Most FSBOs (people who are selling their own homes) are aware of the conventional use of escrow. In this article, we look at ways to use escrow to solve problems.
Escrow means different things in different parts of the country. In California it’s part and parcel of the settlement process. In Virginia, while there’s no formal escrow before settlement, the settlement agent gathers title information, draws or has a deed drawn, coordinates with the lender, receives various inspection reports and in general conducts an informal escrow in the days before settlement. The difference is that, in Virginia, usually documents aren’t signed by the parties until they meet at the settlement table. It’s the use of escrow after this period that we’re concerned with here.
A Problem Rears Its Head
What’s possible varies from state to state, but creating an escrow account (usually held by the settlement agent) after a home is sold can solve problems. What sorts of problems? Let’s look at a few.
First of all, let’s assume the buyer or seller needs, or wants, to settle by a certain date. Lots of things can cause this including the date school starts, the date a breadwinner starts a new job or the date of settlement on the seller’s new home.
Now, let’s suppose a problem crops up which would prevent that settlement deadline from being met. Such problems might be caused by the discovery of termites and termite damage, the discovery of encroachment on a utility right of way by a garden shed on the property being sold or the discovery of high levels of radon gas within the home.
Let’s further suppose that the buyer and seller have agreed on the basic solution of the problem. In the above examples, typical solutions might be that the seller will have the home treated for termites and have a licensed contractor repair the damage. Or the seller will have a contractor move the shed out of the right of way. Or the seller will install a radon mitigation system. Of course, everything is negotiable, and a buyer who wants a property badly enough could agree to fix the defects himself.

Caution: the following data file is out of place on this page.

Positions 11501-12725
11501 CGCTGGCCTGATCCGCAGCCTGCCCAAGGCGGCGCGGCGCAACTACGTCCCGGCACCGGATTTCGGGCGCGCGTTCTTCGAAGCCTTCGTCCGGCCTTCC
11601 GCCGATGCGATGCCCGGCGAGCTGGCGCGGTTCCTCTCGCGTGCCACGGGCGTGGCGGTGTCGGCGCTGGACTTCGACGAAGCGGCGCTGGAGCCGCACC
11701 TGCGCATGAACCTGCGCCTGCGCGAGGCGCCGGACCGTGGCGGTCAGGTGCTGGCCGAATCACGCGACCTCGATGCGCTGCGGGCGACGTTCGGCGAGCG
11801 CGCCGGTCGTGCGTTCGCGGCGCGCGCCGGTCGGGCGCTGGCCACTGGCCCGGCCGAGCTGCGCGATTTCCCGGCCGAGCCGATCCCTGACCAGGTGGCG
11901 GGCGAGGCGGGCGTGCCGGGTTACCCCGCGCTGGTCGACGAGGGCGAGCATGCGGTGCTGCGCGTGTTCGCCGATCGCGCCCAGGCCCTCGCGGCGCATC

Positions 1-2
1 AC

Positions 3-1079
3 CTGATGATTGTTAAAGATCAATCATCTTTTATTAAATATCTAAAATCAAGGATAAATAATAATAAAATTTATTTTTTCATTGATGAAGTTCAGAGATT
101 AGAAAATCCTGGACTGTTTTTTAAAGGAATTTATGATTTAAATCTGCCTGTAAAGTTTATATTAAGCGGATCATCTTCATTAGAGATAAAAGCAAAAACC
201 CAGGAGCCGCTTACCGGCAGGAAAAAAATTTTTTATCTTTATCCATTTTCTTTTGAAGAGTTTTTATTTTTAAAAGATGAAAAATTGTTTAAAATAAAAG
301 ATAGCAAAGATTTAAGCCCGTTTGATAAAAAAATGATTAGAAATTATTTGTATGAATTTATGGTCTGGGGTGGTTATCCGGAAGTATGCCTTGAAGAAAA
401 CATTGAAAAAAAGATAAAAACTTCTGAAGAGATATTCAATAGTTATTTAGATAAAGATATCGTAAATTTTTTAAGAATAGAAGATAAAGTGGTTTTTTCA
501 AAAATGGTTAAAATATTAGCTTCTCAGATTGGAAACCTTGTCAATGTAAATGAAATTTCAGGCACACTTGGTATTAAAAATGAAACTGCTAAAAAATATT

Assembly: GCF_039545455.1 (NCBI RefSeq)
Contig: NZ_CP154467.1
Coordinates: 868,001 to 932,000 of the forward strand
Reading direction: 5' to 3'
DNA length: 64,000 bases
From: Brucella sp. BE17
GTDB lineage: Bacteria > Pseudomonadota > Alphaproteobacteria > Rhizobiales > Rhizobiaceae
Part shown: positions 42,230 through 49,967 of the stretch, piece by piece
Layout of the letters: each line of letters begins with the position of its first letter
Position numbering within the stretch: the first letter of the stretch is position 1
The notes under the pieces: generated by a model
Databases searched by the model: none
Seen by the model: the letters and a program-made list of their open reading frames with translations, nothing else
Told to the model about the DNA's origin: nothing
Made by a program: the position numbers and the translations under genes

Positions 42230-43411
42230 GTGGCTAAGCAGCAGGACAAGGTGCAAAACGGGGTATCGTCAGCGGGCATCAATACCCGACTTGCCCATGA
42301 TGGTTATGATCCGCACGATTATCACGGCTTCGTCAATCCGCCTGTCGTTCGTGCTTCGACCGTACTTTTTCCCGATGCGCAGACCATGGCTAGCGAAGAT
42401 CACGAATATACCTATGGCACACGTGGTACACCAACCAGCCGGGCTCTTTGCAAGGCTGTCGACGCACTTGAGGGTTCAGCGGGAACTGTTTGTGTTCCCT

What if the pest control company, contractor or the radon mitigation company can’t finish their work until after the planned settlement date? What happens then? Most frequently, settlement is delayed until these sorts of things are taken care of, but sometimes that isn’t desirable. Sometimes delay of settlement can be a deal killer.
Problem Solving 101
Enter the “after settlement escrow.” The parties agree that an amount of money (usually a bit larger than the estimate) is set aside in escrow pending completion of the work. The escrow agent has clear (usually written) instructions about what must be done before the money is released to the person who put it up (or before the work is paid for and any excess returned to the person who put it up).
The funding of an after settlement escrow usually comes from the proceeds of the sale, so it can be used where there are no funds to take corrective action any other way. Even if the person responsible could get a loan for the purpose, the process could take too long to meet the settlement deadline. In that way, it can be a “cash flow” solution, too.
No matter what problem you encounter, it’s usually possible for a willing seller and a willing buyer to work things out. Remember that all sorts of needs can be accommodated without anyone’s being a loser. Situations in which both buyer and seller are winners happen frequently. With any luck, that’s what will happen in your case. It just takes creativity and persistence.
Raynor James is with http://www.fsboamerica.org – providing FSBO homes for sale by owner. Visit our “sell my home” page at http://www.fsboamerica.org/seller.cfm to list and sell your home for free for one month. Visit http://www.fsboamerica.org/buyer.cfm to see homes for sale by owner.